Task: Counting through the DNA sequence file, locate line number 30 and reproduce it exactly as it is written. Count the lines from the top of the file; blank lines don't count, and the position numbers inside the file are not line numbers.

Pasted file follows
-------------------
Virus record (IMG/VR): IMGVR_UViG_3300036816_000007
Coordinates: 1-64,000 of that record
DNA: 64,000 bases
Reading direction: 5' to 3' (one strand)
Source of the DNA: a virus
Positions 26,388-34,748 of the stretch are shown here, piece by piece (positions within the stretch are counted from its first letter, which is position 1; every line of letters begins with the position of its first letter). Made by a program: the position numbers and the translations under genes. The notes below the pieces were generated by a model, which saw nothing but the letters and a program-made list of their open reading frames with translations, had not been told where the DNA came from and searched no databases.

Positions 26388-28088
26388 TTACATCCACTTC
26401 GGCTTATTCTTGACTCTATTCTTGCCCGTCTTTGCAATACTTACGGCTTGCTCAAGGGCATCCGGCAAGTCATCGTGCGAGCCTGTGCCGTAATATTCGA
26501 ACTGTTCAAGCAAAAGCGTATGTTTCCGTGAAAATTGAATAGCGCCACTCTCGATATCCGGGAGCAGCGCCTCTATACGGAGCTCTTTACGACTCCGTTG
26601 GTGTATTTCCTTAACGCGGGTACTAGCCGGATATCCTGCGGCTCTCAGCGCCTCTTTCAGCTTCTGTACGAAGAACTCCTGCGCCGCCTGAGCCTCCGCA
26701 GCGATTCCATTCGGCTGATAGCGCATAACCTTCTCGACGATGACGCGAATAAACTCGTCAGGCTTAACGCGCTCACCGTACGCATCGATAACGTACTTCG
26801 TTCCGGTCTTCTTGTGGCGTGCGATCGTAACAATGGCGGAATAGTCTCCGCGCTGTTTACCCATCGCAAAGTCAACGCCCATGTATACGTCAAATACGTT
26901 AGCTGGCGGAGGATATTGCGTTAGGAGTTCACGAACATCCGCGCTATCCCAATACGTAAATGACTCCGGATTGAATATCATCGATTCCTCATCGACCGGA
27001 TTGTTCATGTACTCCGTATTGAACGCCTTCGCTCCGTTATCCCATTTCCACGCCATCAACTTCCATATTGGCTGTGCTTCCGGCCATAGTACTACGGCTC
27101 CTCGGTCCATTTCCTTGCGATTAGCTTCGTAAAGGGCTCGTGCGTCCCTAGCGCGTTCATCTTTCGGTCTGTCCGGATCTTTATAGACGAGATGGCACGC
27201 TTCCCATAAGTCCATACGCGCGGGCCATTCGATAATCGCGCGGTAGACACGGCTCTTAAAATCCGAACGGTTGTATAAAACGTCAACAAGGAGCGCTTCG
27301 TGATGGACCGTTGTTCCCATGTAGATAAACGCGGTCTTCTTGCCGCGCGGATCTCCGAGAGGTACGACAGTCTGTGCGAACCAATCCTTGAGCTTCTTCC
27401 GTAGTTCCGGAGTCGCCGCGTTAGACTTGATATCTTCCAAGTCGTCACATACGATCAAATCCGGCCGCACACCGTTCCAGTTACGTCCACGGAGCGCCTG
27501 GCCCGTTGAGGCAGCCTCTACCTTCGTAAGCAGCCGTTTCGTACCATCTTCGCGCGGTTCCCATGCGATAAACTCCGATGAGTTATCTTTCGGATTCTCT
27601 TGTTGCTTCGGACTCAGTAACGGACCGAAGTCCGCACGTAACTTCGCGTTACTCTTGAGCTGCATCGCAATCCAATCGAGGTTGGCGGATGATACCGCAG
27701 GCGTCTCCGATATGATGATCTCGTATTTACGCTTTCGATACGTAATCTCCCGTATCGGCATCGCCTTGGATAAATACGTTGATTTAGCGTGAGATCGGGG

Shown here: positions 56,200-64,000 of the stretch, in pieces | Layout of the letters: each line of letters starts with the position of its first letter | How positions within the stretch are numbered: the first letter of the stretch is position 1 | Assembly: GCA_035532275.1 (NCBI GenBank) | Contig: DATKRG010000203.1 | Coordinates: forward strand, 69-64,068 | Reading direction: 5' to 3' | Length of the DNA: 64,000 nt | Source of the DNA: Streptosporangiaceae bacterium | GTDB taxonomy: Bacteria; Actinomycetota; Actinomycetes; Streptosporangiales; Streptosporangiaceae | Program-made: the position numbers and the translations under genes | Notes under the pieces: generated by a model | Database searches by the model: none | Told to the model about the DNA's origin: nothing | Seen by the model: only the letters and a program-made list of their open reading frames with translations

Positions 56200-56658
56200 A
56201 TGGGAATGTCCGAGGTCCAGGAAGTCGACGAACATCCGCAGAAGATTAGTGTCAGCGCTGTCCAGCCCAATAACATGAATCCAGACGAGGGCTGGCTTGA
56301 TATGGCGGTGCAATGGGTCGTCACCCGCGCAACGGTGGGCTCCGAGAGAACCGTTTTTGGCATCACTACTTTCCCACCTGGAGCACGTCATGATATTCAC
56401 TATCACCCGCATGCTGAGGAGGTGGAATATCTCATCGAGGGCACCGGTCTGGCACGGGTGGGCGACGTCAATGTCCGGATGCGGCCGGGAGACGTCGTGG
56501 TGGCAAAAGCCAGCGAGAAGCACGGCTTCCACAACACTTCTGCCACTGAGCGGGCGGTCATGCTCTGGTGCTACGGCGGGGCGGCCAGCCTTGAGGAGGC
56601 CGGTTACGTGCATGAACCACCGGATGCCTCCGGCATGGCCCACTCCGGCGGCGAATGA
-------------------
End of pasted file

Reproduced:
56601 CGGTTACGTGCATGAACCACCGGATGCCTCCGGCATGGCCCACTCCGGCGGCGAATGA